Feb 25, 2019
What the New Ammunition Rules Mean for Hunters
by JEFFREY A. VOLBERG, Director of Water Law and Policy
The last of the ammunition restrictions approved by California lawmakers and voters in 2016 go into effect this summer, spelling significant changes for hunters.
People who have purchased firearms recently should have no problem buying ammunition, but the transactions will take longer and cost more, all purchases will be recorded and the records will be available to law enforcement.
All ammunition purchases must be approved by the California Department of Justice starting July 1. A purchaser will pay a $1 fee for a background check – an amount that can be adjusted for inflation – and provide his or her name, date of birth, current address and driver’s license or other government identification number.
A purchase will be authorized if the purchaser’s information matches an entry in the department’s Automated Firearms System (AFS). A person who is approved by the department to purchase a firearm may also buy ammunition as part of the same transaction. The department was required to issue regulations regarding ammunition sales in 2017, but failed to do so. Draft regulations were issued in December, but these are incomplete and are not yet finalized.
Anyone who has purchased any firearm in California since 2014, when the state began saving information on long gun transactions, is probably in the AFS. A person who has not purchased a firearm since 2014 may voluntarily register a long gun in order to be included in the AFS. This may have some additional benefits because some penalties for misuse of a firearm are less for a registered firearm than for an unregistered firearm.
A person may also obtain a Certificate of Eligibility from the department that will involve a background check. This process will allow a person to purchase ammunition without having a firearm registered in the AFS, but could take up to 10 days.
A person who has been denied because he or she is not in the AFS may still apply to make a one-time ammunition purchase. The fee will be $19 to pay for an instant background check through the federal National Instant Criminal Background Check System (NICS), similar to a background check for a firearm purchase.
Records of sales must include the date of sale; the purchaser’s name, address, phone number, driver’s license number, date of birth and signature; the brand, type and amount of ammunition; and the name of the salesperson. The records must be kept confidential and can only be accessed by law enforcement for investigations. The records must be kept for a minimum of five years.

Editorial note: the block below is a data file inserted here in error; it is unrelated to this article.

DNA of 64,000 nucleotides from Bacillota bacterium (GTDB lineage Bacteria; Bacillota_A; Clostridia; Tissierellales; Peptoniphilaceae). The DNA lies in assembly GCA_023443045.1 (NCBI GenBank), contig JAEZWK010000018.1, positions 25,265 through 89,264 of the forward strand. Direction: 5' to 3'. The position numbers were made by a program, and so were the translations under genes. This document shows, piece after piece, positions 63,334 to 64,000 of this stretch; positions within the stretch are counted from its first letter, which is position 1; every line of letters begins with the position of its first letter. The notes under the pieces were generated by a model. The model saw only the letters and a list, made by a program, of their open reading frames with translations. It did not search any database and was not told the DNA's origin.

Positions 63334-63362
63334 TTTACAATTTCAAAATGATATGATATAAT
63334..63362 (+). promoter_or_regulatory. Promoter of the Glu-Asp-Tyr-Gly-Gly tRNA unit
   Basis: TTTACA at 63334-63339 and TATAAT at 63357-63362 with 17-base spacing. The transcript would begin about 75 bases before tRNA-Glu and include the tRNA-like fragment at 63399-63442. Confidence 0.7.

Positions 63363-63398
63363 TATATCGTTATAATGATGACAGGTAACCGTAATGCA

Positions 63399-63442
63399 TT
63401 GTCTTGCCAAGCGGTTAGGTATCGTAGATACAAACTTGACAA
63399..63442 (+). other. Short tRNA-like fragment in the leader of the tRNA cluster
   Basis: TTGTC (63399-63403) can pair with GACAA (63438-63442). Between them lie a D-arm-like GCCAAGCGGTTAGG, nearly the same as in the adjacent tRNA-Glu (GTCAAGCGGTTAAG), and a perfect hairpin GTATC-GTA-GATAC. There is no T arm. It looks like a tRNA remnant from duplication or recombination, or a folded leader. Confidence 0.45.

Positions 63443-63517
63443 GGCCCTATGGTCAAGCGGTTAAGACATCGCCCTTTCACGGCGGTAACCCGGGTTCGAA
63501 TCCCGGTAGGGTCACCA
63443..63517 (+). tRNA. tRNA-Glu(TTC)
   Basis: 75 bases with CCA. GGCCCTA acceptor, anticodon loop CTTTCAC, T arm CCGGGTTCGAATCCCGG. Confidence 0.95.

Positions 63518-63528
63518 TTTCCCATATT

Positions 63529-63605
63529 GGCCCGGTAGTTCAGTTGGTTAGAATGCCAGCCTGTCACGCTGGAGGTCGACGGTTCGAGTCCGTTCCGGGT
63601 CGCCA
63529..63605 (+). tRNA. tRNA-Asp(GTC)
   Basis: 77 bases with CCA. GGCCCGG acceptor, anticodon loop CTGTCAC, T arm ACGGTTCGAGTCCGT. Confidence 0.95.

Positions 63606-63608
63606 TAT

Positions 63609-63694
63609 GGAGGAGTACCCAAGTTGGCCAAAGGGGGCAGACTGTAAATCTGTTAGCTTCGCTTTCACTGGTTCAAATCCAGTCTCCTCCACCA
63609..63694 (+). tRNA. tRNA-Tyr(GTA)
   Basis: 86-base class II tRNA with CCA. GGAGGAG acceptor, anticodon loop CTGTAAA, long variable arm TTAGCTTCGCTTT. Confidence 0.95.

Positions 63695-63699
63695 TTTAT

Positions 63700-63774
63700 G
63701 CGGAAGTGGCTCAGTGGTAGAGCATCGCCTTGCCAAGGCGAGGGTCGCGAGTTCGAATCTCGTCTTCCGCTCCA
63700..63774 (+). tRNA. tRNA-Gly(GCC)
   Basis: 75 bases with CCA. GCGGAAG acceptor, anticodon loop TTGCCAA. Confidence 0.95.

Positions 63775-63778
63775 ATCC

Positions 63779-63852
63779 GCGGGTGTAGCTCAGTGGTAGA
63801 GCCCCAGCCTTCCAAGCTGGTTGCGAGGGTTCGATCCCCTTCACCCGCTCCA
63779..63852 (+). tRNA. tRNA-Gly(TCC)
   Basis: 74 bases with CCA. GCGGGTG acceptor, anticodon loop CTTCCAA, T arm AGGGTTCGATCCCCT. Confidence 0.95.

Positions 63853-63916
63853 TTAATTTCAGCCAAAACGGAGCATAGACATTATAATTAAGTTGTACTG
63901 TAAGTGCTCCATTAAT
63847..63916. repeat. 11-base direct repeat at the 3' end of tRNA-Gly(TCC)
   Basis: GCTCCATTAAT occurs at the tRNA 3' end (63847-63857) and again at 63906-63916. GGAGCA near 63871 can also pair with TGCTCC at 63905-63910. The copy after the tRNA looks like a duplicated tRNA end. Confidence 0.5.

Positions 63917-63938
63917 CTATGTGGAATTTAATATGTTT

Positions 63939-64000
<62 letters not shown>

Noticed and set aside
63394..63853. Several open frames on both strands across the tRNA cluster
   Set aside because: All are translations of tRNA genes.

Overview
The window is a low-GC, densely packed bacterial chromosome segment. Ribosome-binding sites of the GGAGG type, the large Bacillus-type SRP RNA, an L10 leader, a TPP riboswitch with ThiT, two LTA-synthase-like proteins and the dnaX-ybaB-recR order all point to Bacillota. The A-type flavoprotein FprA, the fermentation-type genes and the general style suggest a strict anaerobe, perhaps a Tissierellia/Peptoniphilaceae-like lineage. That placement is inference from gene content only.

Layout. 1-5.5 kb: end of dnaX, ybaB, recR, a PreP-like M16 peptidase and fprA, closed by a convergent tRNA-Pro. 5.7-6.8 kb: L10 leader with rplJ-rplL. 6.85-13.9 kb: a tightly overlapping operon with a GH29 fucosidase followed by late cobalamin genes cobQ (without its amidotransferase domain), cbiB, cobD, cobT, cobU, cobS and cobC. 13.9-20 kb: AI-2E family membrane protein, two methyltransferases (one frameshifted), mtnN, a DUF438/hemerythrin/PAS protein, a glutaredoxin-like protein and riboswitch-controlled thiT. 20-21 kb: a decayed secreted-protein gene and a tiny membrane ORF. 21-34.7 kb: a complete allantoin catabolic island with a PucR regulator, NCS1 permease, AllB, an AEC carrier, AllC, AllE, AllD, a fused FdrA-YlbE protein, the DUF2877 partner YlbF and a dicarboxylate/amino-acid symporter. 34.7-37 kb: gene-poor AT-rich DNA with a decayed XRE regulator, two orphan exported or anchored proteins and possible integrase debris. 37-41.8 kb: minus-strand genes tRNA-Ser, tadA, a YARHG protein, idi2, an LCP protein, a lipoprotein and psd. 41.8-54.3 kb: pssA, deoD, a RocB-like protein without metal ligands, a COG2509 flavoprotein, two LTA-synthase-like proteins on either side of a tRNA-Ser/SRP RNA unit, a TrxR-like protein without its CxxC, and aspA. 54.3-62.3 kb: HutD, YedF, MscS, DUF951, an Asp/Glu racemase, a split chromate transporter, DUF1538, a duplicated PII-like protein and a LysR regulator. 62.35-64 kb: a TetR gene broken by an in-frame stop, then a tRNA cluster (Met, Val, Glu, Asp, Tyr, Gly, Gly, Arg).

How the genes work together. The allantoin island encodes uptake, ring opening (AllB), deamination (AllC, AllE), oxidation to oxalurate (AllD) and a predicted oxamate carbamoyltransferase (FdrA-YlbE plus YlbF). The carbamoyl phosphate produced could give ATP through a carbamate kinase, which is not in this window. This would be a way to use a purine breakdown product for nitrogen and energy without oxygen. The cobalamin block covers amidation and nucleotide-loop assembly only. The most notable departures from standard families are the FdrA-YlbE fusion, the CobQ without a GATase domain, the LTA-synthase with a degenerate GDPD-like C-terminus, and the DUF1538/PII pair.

PEOPLE EXEMPT FROM THE PROCESS INCLUDE:
- A federal firearms licensee.
- A person with a written authorization from the head of a law enforcement agency (sheriff or police chief).
- A sworn peace officer.
- A sworn federal law enforcement officer.
NEW AMMUNITION REGULATIONS ALREADY IN EFFECT REQUIRE:
- Commercial sellers of ammunition and non-commercial sellers who sell more than 500 rounds per year to have an ammunition vendor license.
- Ammunition vendors to store ammunition where customers may not access it without assistance from the ammunition vendor or an employee.
- Employees of an ammunition vendor to be approved by the Department of Justice and have a Certificate of Eligibility to handle ammunition.
- Private transfers of ammunition to be completed through a licensed ammunition vendor. If a transferee is prohibited from possessing ammunition, the ammunition vendor must return the ammunition to the transferor. However, hunters can still share ammunition in the field.
- All transactions involving ammunition to be conducted face to face. Ammunition purchased over the internet or by phone must be first delivered to an ammunition vendor, and the purchaser must pick it up in a face-to-face transaction.
- Ammunition purchased out of state to be delivered first to a licensed vendor in California. Records of sales must include the date of sale; the purchaser’s name, address, phone number, driver’s license number, date of birth and signature; the brand, type and amount of ammunition; and the name of the salesperson. The records must be kept confidential and can only be accessed by law enforcement for investigations. The records must be kept for a minimum of five years.